It’s the most wonderful time of the year, and not just because of Christmas. Are you aware of how many great inventions we celebrate during December? December 3 was Telescope Day, to commemorate Galileo’s 1621 invention. December 21 was Crossword Puzzle Day, since that’s when the first one appeared in the New York World in 1913. The transistor, texting, the clip-on tie, Chiclets… all invented during this month. But much of what we know about the world’s most important inventions is “patently” false. We’ve asked Jeopardy!’s Ken Jennings to use 1% inspiration and 99% perspiration in tracking down the truth.
The Debunker: Did the African-American Inventor of the Blood Bank Die Because Racist Doctors Refused Him a Transfusion?
Millions of lives have been saved over the years by the pioneering research of Charles Drew. Drew was an Ivy League-educated surgeon—the first African American ever to graduate from Columbia’s medical school—who revolutionized blood banking when he discovered that blood could be refrigerated longer if the blood cells were centrifuged out of the plasma, and that plasma transfusions didn’t have to be separated by blood type. During World War II, Drew set up the world’s first large-scale blood banks to help wounded soldiers. Drew’s accomplishments as a black doctor were even more impressive in an age of limited opportunity for African Americans.
But today, Charles Drew is mostly remembered not for his medical achievements, but for an anecdote about his death. On April 1, 1950, Drew fell asleep behind the wheel of his car on a North Carolina highway. His passengers survived the accident, but Drew was thrown from the driver’s sea and the vehicle rolled over him. He was taken to the closest hospital—a “white” facility in a state where hospitals were still segregated—but doctors there were unable to save his life. He was pronounced dead half an hour later.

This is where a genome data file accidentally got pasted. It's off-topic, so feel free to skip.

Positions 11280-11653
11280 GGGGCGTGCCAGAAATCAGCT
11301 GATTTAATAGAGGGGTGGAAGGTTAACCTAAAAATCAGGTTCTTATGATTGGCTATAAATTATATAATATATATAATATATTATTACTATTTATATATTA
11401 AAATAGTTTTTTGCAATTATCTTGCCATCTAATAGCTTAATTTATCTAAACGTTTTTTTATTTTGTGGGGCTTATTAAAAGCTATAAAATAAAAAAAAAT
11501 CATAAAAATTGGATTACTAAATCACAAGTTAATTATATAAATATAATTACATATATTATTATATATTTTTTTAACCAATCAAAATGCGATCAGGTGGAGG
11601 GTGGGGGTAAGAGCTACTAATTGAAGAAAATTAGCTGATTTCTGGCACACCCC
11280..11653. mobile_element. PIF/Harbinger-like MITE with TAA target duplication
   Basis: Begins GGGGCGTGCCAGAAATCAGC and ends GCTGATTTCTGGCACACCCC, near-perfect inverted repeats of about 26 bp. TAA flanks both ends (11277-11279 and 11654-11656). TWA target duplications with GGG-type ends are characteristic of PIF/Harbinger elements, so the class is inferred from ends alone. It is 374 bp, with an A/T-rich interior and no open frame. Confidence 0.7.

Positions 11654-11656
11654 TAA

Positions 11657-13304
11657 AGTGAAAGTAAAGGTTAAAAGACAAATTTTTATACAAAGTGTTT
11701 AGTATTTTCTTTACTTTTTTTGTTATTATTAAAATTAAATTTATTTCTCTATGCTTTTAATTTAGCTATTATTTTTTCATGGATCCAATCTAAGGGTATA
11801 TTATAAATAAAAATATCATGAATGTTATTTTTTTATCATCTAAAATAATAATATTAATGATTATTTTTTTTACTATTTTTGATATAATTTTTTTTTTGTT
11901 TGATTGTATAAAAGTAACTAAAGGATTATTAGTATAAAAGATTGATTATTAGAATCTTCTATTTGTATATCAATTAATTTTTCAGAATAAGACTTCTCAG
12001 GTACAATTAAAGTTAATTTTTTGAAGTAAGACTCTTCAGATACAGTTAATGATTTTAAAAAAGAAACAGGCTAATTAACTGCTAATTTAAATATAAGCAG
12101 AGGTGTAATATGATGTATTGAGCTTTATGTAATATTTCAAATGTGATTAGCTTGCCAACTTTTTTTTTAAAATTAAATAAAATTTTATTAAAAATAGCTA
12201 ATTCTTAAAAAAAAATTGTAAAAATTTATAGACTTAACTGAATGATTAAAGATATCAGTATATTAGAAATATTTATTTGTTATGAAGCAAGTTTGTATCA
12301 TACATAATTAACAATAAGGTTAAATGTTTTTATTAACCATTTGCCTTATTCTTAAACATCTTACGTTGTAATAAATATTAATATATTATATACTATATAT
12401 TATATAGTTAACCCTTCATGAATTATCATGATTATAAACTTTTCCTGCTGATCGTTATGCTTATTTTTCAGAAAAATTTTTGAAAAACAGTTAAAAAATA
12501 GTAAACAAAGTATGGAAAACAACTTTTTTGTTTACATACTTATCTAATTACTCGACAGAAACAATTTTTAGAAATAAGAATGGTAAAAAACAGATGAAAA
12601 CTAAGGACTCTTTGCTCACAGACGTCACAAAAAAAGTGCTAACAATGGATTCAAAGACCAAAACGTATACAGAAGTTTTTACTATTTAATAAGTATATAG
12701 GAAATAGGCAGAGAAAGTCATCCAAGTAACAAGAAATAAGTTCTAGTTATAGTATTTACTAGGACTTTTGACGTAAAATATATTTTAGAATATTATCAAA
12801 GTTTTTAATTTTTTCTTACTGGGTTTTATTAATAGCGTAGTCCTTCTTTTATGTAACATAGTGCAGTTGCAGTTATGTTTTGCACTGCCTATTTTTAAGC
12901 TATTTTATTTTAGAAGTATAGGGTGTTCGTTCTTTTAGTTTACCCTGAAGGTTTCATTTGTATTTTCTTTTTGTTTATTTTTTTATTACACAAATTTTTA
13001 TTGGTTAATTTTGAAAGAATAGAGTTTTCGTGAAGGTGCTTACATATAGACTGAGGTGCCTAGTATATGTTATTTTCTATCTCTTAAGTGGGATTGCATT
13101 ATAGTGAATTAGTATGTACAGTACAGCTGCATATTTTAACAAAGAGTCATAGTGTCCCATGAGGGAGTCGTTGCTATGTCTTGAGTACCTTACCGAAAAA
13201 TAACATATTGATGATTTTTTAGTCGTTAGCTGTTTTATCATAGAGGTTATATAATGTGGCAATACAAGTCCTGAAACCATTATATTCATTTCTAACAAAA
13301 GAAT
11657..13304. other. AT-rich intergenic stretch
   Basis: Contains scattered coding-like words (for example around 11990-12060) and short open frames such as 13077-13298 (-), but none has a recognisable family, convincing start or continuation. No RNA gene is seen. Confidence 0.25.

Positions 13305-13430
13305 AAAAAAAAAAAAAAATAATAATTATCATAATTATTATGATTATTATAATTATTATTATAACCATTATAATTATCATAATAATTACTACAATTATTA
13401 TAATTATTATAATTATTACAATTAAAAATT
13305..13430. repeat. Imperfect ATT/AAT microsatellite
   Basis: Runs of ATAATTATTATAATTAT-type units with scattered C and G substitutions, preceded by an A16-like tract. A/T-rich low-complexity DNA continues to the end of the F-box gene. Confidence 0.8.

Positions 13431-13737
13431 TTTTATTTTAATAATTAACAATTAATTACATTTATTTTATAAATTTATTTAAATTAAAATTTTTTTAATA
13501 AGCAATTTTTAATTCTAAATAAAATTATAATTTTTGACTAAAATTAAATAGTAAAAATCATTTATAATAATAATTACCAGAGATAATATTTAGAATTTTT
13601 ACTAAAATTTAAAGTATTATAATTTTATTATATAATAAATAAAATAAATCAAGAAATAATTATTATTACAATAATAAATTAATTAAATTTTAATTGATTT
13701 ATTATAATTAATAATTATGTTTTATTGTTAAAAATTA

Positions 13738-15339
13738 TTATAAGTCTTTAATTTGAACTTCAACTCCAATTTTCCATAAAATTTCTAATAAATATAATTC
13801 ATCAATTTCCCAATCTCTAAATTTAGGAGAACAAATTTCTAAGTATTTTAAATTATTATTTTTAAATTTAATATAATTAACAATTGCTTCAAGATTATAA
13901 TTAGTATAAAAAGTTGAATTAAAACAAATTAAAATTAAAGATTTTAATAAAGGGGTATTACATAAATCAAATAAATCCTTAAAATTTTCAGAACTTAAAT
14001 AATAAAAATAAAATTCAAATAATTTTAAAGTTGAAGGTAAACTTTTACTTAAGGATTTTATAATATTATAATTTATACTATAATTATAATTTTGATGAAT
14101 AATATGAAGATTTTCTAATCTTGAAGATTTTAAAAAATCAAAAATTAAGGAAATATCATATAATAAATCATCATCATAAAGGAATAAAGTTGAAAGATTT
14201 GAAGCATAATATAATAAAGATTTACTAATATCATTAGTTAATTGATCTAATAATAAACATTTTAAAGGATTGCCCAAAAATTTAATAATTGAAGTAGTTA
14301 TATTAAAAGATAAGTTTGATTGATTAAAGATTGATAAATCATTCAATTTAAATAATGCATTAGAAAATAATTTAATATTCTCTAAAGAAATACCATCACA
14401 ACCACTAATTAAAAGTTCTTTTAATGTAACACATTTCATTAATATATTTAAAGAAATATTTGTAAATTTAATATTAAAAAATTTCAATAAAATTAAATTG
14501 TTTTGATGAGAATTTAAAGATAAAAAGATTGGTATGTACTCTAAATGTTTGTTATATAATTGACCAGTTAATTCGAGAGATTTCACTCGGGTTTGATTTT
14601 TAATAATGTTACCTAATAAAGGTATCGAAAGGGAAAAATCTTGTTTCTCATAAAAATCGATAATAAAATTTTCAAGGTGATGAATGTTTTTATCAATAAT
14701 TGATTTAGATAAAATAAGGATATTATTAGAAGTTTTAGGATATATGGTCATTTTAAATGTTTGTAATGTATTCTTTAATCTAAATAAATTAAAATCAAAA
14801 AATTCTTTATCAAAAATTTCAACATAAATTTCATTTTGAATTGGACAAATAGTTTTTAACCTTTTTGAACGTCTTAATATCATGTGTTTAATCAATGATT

According to legend—a legend presented as fact in a 1973 episode of M*A*S*H, among other places—Drew died because Alamance General Hospital in Burlington, North Carolina, refused to give a blood transfusion to the inventor of the blood bank. Stories like this certainly aren’t outside the realm of possibility. During World War II, Drew had been asked to resign from his Red Cross post for opposing the War Department’s policy of racially segregating blood donations. But a transfusion wasn’t administered to Drew in 1950 because of his medical condition, not his race. His injuries were just too severe, ranging from a broken neck to brain damage to a complete blockage of blood flow to the heart. Drew’s family even wrote to the attending physicians at Alamance thanking them for their work. A refused blood transfusion would have been a tragic irony, but it never happened.
Quick Quiz: What blood type is often called the “universal donor” because it can be used in transfusions to recipients of any blood type?
Ken Jennings is the author of Because I Said So!, Brainiac, Ken Jennings's Trivia Almanac, and Maphead. He's also the proud owner of an underwhelming Bag o' Crap. Follow him at ken-jennings.com or on Twitter as @KenJennings. "Dr.Charles Richard Drew" by Charles Alston taken from Wikipedia.